A meeting of Mexican, Peruvian, Chilean and Colombian officials that was scheduled to take place in Lima next week has been postponed due to the dramatic political events that unfolded in Peru on Wednesday.
The Congress of Peru voted to oust Pedro Castillo – who took office in July 2021 – due to “moral incapacity” in an impeachment trial held just hours after he attempted to dissolve the legislature by decree.
The now ex-president had planned to establish a “government of exception” and called for fresh legislative elections. Opposition politicians and allies of the leftist leader – including his vice president Dina Boluarte – accused him of carrying out a coup attempt. Boluarte was sworn in as president Wednesday afternoon.
President López Obrador had been scheduled to pass on the leadership of the four-nation Pacific Alliance to Castillo at a summit in the Peruvian capital next Wednesday.
However, Foreign Affairs Minister Marcelo Ebrard said on Twitter that the Dec. 14 summit has been postponed due to the “latest events in Peru,” which included the arrest of Castillo by national police.
He said in another post that “Mexico laments the latest events in Peru” and supports “respect of democracy and human rights for the good of” the Peruvian people.
For his part, López Obrador expressed regret that Castillo faced “an atmosphere of confrontation and hostility” from the beginning of his “legitimate presidency” due to “the interests of the economic and political elite.”
In the same Twitter post, AMLO added that the hostility the ex-Peruvian president experienced “led him to take decisions that were used by his adversaries to carry out his removal.”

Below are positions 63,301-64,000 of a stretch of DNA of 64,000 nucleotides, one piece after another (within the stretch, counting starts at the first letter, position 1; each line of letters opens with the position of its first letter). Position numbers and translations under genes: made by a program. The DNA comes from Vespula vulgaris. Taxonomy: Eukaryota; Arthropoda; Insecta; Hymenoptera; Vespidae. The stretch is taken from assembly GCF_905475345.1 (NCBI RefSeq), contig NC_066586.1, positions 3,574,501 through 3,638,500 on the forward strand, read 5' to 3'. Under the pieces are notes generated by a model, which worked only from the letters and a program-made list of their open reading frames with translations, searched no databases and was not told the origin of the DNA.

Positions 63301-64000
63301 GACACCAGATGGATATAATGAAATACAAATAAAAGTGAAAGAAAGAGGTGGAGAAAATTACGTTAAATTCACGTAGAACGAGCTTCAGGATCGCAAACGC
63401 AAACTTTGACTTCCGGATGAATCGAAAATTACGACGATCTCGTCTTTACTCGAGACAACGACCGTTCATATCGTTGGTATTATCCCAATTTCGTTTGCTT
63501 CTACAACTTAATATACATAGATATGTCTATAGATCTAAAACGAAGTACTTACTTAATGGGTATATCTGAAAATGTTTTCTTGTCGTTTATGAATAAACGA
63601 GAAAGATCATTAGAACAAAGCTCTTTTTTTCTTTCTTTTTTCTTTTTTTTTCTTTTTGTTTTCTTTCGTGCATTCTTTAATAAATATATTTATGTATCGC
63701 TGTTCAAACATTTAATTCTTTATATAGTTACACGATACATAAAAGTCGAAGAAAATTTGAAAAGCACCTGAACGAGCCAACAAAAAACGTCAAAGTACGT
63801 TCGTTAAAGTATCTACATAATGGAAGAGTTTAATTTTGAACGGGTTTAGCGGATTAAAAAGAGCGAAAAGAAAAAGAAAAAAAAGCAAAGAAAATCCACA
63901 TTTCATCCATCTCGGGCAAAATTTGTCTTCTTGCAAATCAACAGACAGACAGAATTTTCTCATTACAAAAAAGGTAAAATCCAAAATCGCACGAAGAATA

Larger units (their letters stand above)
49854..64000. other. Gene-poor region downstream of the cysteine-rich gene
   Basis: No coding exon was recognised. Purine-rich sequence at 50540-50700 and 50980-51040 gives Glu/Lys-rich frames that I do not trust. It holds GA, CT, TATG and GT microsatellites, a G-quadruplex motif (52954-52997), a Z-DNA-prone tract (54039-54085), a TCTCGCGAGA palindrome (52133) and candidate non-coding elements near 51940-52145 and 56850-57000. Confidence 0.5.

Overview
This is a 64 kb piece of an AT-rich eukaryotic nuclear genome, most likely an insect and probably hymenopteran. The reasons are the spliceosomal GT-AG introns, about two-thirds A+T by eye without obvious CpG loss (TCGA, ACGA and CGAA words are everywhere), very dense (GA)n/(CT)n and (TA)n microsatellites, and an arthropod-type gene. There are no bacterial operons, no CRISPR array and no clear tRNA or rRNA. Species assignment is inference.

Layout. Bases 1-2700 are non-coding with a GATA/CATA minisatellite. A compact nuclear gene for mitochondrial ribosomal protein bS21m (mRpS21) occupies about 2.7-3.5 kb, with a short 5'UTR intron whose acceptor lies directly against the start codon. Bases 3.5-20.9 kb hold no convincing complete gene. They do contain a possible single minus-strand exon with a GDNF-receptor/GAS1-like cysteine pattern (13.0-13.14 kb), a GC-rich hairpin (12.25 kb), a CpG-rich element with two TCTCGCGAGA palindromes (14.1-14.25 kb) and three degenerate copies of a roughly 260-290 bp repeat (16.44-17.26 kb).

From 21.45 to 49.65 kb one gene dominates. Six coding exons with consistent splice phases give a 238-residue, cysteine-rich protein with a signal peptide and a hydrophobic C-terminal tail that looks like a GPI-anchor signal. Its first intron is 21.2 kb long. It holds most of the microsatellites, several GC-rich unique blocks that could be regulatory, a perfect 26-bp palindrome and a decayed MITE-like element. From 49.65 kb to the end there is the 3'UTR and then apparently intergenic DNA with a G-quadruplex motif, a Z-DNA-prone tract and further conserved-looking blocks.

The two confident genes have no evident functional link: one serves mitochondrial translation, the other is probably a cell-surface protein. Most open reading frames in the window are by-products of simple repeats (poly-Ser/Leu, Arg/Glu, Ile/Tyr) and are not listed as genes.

He has previously expressed support for Castillo, and even sent a delegation to Peru late last year to advise him as he faced attempts by the conservative opposition to remove him from office.
The ousting of Castillo came a day after Cristina Fernández de Kirchner, the current vice president of Argentina and a former president and first lady, was found guilty of corruption and sentenced to six years in jail, although she currently has immunity that protects her from arrest.
In a Twitter post on Tuesday night, López Obrador expressed his “deepest solidarity” with Fernández de Kirchner and said he had no doubt that the vice president was “a victim of political revenge and a vile, anti-democratic act of conservatism.”
The vice president – found guilty of directing public roadworks contracts to a family friend while president and first lady – can remain in office as she attempts to have her conviction overturned.